408.Subsections (7) and (8) bring the appointment terms of full-time stipendiary magistrates into line with those of other full-time professional members of the judiciary in Scotland, by providing for them to be appointed until the age of 70. Under the 1975 Act, retirement for stipendiary magistrates is set according to the conditions of service “applicable to service in local government.” The provisions for the appointment terms of part-time stipendiary magistrates are similar to those for JPs at subsections 67(3) and (4) of this Act. Part-time stipendiary magistrates will be appointed for renewable terms of five years, subject to the entitlement to resign at any time and need to retire at 70.
409.Subsection (9) requires Scottish Ministers to comply with any order that they make as to procedure and consultation for appointing stipendiary magistrates. Subsection (10) illustrates what such an order may relate to. This allows Ministers to set out how stipendiary magistrates would be recruited. The order could, for example, set out any role that the Judicial Appointments Board for Scotland may assume in the recruitment process. These subsections replicate the provisions for JPs at section 67(5) and (6).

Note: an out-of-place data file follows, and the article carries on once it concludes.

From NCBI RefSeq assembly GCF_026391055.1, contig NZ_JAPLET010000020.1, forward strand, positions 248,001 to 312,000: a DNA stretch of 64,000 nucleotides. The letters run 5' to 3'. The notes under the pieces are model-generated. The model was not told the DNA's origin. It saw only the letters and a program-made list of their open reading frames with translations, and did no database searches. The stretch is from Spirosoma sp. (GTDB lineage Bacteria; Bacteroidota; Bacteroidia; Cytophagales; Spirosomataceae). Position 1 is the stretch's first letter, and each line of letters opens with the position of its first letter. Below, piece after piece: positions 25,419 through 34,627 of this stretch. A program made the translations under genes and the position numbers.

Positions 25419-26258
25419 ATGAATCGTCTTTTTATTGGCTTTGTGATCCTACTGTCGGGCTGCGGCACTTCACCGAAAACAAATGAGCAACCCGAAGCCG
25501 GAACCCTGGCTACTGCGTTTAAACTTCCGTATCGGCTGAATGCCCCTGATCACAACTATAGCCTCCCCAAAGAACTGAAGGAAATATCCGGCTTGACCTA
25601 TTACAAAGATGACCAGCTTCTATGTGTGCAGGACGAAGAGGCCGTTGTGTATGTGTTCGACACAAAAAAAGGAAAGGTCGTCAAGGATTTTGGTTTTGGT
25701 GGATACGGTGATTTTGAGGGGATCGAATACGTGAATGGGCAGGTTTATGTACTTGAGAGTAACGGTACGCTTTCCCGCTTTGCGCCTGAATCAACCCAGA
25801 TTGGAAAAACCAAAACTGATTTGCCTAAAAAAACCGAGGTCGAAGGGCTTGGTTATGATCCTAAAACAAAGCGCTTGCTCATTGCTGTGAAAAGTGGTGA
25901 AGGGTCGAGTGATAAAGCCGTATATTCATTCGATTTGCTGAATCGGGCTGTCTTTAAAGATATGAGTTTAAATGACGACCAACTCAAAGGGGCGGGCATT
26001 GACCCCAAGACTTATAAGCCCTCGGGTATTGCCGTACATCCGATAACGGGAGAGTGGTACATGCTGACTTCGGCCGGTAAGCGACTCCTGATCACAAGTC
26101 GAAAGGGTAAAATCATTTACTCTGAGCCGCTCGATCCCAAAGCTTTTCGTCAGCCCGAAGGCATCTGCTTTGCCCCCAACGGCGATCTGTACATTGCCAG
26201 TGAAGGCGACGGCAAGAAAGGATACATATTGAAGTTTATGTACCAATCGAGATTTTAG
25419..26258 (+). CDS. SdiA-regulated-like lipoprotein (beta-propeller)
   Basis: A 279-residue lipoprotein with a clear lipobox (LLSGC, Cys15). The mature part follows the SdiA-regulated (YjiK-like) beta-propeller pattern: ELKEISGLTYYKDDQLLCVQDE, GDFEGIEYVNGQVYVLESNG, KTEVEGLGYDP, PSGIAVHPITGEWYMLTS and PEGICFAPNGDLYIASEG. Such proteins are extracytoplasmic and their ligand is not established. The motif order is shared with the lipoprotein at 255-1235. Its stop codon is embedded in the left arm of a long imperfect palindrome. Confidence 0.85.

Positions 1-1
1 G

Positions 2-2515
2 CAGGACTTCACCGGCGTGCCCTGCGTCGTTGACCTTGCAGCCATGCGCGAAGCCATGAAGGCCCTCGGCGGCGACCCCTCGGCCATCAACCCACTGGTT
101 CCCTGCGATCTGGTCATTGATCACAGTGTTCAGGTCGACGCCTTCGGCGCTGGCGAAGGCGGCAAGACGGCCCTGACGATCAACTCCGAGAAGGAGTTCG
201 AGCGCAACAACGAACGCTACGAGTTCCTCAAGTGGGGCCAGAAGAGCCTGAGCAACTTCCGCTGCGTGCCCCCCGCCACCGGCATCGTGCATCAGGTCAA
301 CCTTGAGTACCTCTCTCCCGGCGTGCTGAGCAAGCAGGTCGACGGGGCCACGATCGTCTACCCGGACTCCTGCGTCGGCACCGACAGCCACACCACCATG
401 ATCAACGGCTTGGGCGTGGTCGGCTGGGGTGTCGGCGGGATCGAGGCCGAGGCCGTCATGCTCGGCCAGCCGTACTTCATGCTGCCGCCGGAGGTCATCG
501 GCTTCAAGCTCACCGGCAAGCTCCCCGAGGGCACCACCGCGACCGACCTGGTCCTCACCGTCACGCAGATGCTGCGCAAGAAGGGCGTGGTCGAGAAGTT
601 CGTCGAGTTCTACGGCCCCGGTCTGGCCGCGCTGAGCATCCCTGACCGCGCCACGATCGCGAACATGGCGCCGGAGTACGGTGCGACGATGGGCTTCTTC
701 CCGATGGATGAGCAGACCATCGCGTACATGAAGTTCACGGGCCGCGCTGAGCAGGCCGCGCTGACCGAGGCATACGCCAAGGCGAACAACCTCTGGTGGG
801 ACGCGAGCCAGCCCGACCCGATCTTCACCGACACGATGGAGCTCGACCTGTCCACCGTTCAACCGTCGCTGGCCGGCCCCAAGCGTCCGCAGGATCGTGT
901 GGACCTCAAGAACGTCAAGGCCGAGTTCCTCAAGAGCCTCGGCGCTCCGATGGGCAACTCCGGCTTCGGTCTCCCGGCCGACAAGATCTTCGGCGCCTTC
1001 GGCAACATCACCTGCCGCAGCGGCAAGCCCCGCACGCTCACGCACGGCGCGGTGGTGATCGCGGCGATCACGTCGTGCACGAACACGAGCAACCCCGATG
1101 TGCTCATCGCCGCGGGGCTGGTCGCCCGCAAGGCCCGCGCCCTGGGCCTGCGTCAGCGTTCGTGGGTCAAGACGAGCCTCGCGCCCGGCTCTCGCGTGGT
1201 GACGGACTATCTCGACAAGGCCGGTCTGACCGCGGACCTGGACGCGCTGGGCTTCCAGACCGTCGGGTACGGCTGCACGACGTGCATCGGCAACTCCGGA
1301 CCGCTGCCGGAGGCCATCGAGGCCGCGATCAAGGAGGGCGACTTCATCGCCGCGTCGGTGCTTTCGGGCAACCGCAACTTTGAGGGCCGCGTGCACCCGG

410.Subsection (12) concerns those currently holding the office of stipendiary magistrate. It replicates the provisions made for JPs at section 67(7). Subsection (12) makes provision for stipendiary magistrates' appointment to terminate on a date specified by order. It also states that they are to be appointed as a stipendiary magistrate under section 74 unless they decline their appointment. Their new appointments will start on the same the day that their old appointments cease.
Section 75: Stipendiary magistrates: further provision
411.This section makes provision for the payment, reappointment, removal and disqualification of stipendiary magistrates.
412.Subsection (1) gives Scottish Ministers the power to determine the remuneration, allowances and pension provision of stipendiary magistrates. The exact mechanism by which Ministers will determine this is still to be decided. One possibility is that the remuneration of stipendiary magistrates will be linked to another, independently determined, pay scale. Subsection (2) makes it clear that Scottish Ministers are to pay the expenditure arising from subsection (1).
413.Subsection (3) specifies those provisions in the Act relating to JPs which also apply to stipendiary magistrates. These provisions relate to terms of appointment, reappointment, removal and disqualification.